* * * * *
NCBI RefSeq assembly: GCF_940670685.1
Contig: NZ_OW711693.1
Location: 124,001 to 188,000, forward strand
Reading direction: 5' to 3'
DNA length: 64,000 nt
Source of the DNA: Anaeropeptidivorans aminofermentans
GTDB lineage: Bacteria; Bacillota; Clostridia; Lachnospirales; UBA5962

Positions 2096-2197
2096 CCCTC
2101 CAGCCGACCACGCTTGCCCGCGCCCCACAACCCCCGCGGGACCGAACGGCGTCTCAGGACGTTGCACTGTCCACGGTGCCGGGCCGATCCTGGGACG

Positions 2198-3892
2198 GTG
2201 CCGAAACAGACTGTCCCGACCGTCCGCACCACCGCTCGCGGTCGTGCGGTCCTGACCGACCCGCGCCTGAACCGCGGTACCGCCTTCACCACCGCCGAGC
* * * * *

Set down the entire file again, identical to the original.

NCBI RefSeq assembly: GCF_940670685.1
Contig: NZ_OW711693.1
Location: 124,001 to 188,000, forward strand
Reading direction: 5' to 3'
DNA length: 64,000 nt
Source of the DNA: Anaeropeptidivorans aminofermentans
GTDB lineage: Bacteria; Bacillota; Clostridia; Lachnospirales; UBA5962

Positions 2096-2197
2096 CCCTC
2101 CAGCCGACCACGCTTGCCCGCGCCCCACAACCCCCGCGGGACCGAACGGCGTCTCAGGACGTTGCACTGTCCACGGTGCCGGGCCGATCCTGGGACG

Positions 2198-3892
2198 GTG
2201 CCGAAACAGACTGTCCCGACCGTCCGCACCACCGCTCGCGGTCGTGCGGTCCTGACCGACCCGCGCCTGAACCGCGGTACCGCCTTCACCACCGCCGAGC